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They baked New England's Thanksgiving pies, preached their faith to crowds of worshippers, spied for the patriots during the Revolution, wrote that human bondage as a sin, and demanded reparations for slavery. Black women in colonial and revolutionary New England sought not only legal emancipation from slavery but defined freedom more broadly to include spiritual, familial, and economic dimensions. Hidden behind the banner of achieving freedom was the assumption that freedom meant affirming black manhood The struggle for freedom in New England was different for women than for women. Black men in colonial and revolutionary New England were struggling for freedom from slavery and for the right to patriarchal control of their own families. Women had more complicated desires, seeking protection and support in a male headed household while also wanting personal liberty. Eventually women who were former slaves began to fight for dignity and respect for womanhood and access to schooling for black children.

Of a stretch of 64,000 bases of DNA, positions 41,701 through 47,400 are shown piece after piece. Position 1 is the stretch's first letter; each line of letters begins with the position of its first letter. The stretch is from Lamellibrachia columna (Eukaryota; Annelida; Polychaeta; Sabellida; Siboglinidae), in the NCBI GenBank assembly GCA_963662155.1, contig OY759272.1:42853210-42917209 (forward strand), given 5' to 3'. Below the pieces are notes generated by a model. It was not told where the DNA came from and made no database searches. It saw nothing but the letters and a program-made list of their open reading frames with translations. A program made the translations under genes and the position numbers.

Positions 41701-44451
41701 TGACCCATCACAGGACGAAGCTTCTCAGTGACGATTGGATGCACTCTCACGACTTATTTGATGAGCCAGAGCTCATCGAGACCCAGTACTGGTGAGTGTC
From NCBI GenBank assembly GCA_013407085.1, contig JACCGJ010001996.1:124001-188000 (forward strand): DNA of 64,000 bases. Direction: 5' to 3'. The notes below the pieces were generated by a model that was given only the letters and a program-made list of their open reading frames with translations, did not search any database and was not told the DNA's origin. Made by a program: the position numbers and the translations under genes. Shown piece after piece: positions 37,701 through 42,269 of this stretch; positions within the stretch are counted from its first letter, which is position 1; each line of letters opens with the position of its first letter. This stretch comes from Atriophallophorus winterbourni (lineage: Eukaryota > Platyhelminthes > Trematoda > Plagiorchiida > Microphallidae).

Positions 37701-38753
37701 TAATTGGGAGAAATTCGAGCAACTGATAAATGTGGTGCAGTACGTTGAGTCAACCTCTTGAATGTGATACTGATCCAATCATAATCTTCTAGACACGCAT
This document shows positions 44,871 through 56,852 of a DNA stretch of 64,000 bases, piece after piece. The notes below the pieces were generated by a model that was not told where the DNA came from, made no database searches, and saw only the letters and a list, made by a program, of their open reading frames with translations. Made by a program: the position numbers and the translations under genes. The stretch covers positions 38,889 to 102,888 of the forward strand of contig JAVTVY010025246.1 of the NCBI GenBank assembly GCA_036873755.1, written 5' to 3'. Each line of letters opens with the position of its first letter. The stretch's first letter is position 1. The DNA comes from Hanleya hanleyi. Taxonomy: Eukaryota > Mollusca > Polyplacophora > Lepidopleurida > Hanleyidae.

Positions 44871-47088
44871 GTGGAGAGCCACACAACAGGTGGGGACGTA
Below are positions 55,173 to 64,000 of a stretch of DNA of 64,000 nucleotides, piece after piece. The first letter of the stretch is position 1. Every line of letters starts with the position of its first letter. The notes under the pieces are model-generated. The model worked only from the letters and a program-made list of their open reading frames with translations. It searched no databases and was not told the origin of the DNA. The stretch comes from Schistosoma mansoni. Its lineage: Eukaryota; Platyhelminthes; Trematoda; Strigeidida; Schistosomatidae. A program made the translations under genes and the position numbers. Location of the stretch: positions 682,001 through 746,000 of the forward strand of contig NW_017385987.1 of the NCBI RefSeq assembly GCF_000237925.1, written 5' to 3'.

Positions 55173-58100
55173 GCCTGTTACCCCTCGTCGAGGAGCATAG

Catherine Adams is Assistant Professor of History at SUNY Geneseo.
Elizabeth H. Pleck is Professor of History at the University of Illinois at Urbana-Champaign.